|Wafa al-Bis filmed in the act of trying to blow |
herself up, 2005 [Image Source: NBC News]
But far from the spotlights and rhetoric of the mass rallies, the foot soldiers of the Palestinian Arab terrorist ranks have a different story to tell. For anyone familiar with how the phenomenally rich Arab states make grand speeches and generous pledges of money to their brothers and sisters in Palestine, but then fail - year after year after year - to deliver, the brazen hypocrisy that underlies the story below will not be a great surprise. Still, we have not before seen such an open confession from an Arab source of how they say one thing about their regard for proven, documented terrorists, and then in the quiet and private of ordinary life do something very different. (It's almost enough to restore one's faith in human nature.)
Here's what we mean:
Gaza women face problems after leaving Israeli jails
Ma'an News | Published 18/03/2013 19:07 | GAZA CITY: Despite the warm reception and celebrations female prisoners receive in Gaza after being released from Israeli jails, many face social and familial difficulties upon returning to normal life. In many cases, ex-female prisoners either get divorced or remain single into old age if unmarried.We can understand why Wafa al-Bis feels especially betrayed. When she walked free in October 2011 as one of the 1,027 murderers and terrorists handed over by Israel in the extortionate Gilad Shalit Transaction, she
Wafaa al-Bis, an ex-prisoner from Gaza, was detained in 2005 and sentenced to 12 years for allegedly planning an operation against Israel. She was released after seven years and told Ma'an she suffers from marginalization, exclusion and degrading treatment. "Our society views freed female prisoners as women who were raped. My question is whether they think female prisoners were raped willingly or raped while their hands were cuffed!" she told Ma'an. Wafaa has third degree burns from a past accident and complains that it is hard for her to get medical treatment due to her status as an ex-prisoner. "I can't obtain the very basic rights of getting appropriate treatment as a freed prisoner," she said. She has contacted several Palestinian officials, but to no avail.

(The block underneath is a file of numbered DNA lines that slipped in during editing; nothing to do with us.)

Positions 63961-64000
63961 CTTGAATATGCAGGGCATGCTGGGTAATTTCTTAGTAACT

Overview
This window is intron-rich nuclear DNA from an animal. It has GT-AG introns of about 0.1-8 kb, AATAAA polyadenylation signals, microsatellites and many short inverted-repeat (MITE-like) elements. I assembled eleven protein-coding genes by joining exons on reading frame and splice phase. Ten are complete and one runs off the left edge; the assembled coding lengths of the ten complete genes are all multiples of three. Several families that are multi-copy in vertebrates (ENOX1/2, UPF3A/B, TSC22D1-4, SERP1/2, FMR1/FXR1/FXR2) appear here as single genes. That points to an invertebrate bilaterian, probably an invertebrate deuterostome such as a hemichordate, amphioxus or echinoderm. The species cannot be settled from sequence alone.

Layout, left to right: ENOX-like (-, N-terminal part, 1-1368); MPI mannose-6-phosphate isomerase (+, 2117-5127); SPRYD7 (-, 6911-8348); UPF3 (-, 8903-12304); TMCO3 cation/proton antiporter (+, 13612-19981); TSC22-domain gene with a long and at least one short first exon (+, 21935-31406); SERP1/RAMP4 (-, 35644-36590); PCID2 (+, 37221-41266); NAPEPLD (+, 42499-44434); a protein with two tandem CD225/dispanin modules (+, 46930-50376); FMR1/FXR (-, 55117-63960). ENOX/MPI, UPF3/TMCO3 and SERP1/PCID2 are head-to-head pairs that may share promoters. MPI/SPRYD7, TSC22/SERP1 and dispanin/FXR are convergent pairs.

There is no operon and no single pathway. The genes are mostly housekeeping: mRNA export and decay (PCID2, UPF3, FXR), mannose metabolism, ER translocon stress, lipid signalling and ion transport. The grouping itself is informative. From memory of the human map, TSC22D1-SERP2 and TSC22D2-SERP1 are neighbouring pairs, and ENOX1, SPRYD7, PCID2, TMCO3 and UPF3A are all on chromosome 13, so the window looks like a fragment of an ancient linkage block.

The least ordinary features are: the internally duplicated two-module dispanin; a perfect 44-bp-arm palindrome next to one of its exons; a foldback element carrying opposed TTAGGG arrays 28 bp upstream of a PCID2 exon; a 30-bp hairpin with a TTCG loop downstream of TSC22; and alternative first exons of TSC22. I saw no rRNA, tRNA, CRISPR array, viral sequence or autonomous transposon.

When Fatima al-Ziq began taking part in resistance activities she was married and had eight children. She was arrested while pregnant, and gave birth in jail. Upon her release, she said all doors were closed on her and she had to beg for her rights. "We do not seek anybody’s gratitude and praise even though we spent the prime of our youth in jail defending our homeland. However, we hope doors will not be shut to us as stragglers who fought on the front-lines."
Zahiyya Nofal was imprisoned for three years on charges of possessing weapons and helping resistance fighters. She was arrested when she was only 16, and upon being released her parents arranged for her to marry a Bedouin man. Despite giving birth to two children, when her husband learned that she had been in jail he began to assault her on a daily basis and called her a "terrorist." He filed for divorce and denied her access to her children, she said.
Given the attitude by many towards ex-female prisoners, Ruab Rajoubi decided to abstain from marriage. She was jailed for three years on charges of assisting fighters in 1996. She said many families are "embarrassed" that their female relatives were in jail.
Dala Abu Qamar agrees that life is difficult after leaving jail. She agreed to be a second wife after she was freed in 1982. She was affiliated to the Popular Front for the Liberation of Palestine. "Nobody will propose to a freed prisoner, due to the degrading view. I paid a heavy toll for the sacrifices I made toward my homeland. I was divorced after I gave birth to two children."
told cheering schoolchildren in the Gaza Strip the day after her release on Wednesday she hoped they would follow her example. "I hope you will walk the same path we took and God willing, we will see some of you as martyrs," Wafa al-Biss told dozens of children who came to her home in the northern Gaza Strip... The children cheered and waved Palestinian flags and chanted: "We will give souls and blood to redeem the prisoners. We will give souls and blood for you, Palestine." [Al Ahram - Egypt]
For a brief time, she enjoyed hero status and on returning to Gaza in 2011 made fierce speeches expressing hatred of Israel and encouragement of other women and children to follow in her path and take up terrorism. It seems like that stage of her public career is probably over now.
Not for the first time, we feel the words of the Palestinian Arab terrorists need to get wide coverage. They should be believed. They usually express what they mean, and that is often very different from what the apologists, promoters and spinners of the Palestinian Arab case (like for instance those behind a certain New York Times article from this past weekend) are publicizing.
This time, what these terrorists (see above) are saying is very different from what they and their handlers said when the cameras were still rolling. That's part of the reason why it is so important they be heard.
The lives of many more Palestinian Arab children, and especially girls, might be saved if an honest, less terrorism-friendly, picture of what awaits them as agents of terror were better understood before it's too late.